"They were the band that made us feel that a bunch of kids from the suburbs could actually make it doing this," he said.

"Almost Here" was the turning point, Siska said. The album showed off the band's knack for crafting earnest, melodic pop songs that occasionally flashed a punk-rock edge. And it came at a time when younger audiences wanted an alternative to the rap-rock and "nu-metal" sounds of the day.

"It's not exaggerating to say that 'Almost Here' changed our lives, which is why I think it will be so fun to revisit it," he said. "I was 17 when it came out, and obviously I'm in a different place now. We all are. So it will be cool to see it from a different perspective."

In the years since The Academy Is... broke up, Siska has remained active in music. He was the touring bassist for the rock band Say Anything for awhile, and he has recently played and toured with pop star Carly Rae Jepsen.

He plans to continue working as a touring musician, but right now all he's focused on is Riot Fest, an event that also will include performances from such legendary artists as Iggy Pop, Jimmy Cliff, Motorhead, No Doubt and Ice Cube.

"Honestly, I think Riot Fest is the best rock festival in the whole country," he said. "When you look at the bands in this year's lineup, it's just amazing. To be part of that, especially with my old band -- it should be something special."

A look at key bands to see at Riot Fest

Riot Fest began as a showcase for punk rock, but its lineups have grown increasingly diverse over the years.

The 2015 festival, which brings dozens of bands to seven stages at Chicago's Douglas Park this weekend, could be the most musically eclectic yet, offering healthy doses of hip-hop, heavy metal, reggae and pop along with punk.

To help narrow the field a bit, here are some must-see acts on this year's stacked lineup.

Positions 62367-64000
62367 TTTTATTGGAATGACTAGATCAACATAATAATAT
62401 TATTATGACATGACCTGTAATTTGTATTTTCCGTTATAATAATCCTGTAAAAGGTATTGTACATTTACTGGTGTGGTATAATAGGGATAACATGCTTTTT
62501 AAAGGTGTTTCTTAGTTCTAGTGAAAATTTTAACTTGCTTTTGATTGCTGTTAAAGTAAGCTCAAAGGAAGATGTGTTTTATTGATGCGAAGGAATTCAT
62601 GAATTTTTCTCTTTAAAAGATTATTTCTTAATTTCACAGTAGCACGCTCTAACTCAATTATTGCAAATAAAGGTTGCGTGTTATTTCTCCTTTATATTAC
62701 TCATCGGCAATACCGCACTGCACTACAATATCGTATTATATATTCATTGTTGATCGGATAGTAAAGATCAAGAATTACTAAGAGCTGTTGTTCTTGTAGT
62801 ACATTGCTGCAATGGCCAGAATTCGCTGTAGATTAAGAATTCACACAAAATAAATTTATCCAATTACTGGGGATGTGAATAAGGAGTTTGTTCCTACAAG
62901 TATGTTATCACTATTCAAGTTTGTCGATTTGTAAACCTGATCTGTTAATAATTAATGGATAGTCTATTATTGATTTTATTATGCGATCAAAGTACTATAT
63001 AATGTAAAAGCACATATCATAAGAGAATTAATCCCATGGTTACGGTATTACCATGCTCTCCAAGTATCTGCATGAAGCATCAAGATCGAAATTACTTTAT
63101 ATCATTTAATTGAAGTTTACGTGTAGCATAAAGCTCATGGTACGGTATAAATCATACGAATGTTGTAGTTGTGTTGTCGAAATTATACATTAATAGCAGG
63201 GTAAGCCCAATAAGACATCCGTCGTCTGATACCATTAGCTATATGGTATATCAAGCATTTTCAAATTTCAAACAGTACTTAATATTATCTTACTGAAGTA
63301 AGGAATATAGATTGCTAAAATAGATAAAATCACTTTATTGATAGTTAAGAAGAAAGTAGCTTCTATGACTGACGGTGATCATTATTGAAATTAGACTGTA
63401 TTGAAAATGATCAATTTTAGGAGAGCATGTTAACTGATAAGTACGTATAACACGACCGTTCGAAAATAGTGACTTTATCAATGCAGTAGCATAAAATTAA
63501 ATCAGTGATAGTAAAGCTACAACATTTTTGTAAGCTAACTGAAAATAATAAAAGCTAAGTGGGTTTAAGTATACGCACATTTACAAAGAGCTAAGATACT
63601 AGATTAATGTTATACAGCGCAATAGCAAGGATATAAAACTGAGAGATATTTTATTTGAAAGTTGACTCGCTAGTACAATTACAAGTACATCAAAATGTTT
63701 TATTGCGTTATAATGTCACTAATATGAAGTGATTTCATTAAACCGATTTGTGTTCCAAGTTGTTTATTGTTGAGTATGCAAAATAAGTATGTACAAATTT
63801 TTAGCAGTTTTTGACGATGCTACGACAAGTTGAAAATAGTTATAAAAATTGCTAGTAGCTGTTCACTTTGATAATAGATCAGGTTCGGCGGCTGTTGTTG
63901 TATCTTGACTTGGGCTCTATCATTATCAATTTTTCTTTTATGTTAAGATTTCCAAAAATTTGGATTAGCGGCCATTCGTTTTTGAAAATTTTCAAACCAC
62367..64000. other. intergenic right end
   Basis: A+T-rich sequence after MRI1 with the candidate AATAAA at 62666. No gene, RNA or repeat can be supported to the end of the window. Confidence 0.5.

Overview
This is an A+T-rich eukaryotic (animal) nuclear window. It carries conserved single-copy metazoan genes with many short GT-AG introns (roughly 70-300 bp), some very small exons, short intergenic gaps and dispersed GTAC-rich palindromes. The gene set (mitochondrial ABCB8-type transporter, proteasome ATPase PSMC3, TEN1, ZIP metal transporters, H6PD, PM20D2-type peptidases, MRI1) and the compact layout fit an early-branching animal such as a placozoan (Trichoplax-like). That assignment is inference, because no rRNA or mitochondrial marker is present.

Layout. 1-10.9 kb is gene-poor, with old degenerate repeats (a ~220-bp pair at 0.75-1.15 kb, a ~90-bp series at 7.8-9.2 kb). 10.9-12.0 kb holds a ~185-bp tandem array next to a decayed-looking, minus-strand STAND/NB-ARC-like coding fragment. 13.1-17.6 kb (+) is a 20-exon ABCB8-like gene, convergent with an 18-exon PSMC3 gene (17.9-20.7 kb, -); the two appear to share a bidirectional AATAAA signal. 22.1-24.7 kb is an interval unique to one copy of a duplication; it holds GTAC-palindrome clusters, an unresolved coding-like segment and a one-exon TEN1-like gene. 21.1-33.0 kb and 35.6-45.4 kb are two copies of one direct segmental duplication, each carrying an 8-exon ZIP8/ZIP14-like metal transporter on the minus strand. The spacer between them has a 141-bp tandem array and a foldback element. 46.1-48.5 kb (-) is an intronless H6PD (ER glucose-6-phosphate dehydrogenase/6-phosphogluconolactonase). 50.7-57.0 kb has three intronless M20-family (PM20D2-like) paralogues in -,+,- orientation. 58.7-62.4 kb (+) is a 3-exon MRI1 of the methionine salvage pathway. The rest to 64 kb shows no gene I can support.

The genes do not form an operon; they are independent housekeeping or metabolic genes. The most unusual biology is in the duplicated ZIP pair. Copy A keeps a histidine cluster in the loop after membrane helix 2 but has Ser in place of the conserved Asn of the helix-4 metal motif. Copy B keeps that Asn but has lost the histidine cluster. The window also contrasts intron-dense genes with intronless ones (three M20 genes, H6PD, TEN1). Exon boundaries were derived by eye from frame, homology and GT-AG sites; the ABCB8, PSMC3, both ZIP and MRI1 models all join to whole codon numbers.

Against Me!: This acclaimed punk-rock band's 2014 album, "Transgender Dysphoria Blues," was one of the best records of that year, and frontwoman Laura Jane Grace is a fierce presence on stage. (4:45 p.m. Friday)

Iggy Pop: Often referred to as the Godfather of Punk, the indefatigable Pop paved the way for punk's arrival in the late 1970s with his searing work as frontman for the Stooges. (8:55 p.m. Saturday)

De La Soul: The veteran hip-hop trio has been making smart, vital rap music since the late 1980s, producing classics of the genre such as "3 Feet High and Rising" and "De La Soul is Dead." A new album from the group is due this fall. (3 p.m. Sunday)

L7: This fantastic band, which delivered a blistering hybrid of punk, metal and alternative rock in the 1980s and 1990s, has recently re-formed. Let's hope this reunion sticks. (6:40 p.m. Sunday)

Jimmy Cliff: One of the weekend's tough double-bookings: Playing at roughly the same time as L7 is one of the most important figures in reggae. Cliff exposed the music to a worldwide audience in the 1970s. He's remained active ever since; his 2012 album, "Rebirth," won a Grammy for Best Reggae Album. (7 p.m. Sunday)

Chicago favorites: As always, Riot Fest features numerous bands from Chicago and the suburbs. Here are just a few to consider:

• White Mystery is a stellar brother-sister garage-rock duo from the city. (7 p.m. Friday)

• Flatfoot 56, which formed in the neighborhoods near Midway Airport, is part of the city's vital Celtic-punk scene. (8:30 p.m. Saturday)

• Knuckle Puck hails from the South suburbs and is a rising star in the pop-punk world. (8:15 p.m. Sunday)

For a full list of bands, go to riotfest.org.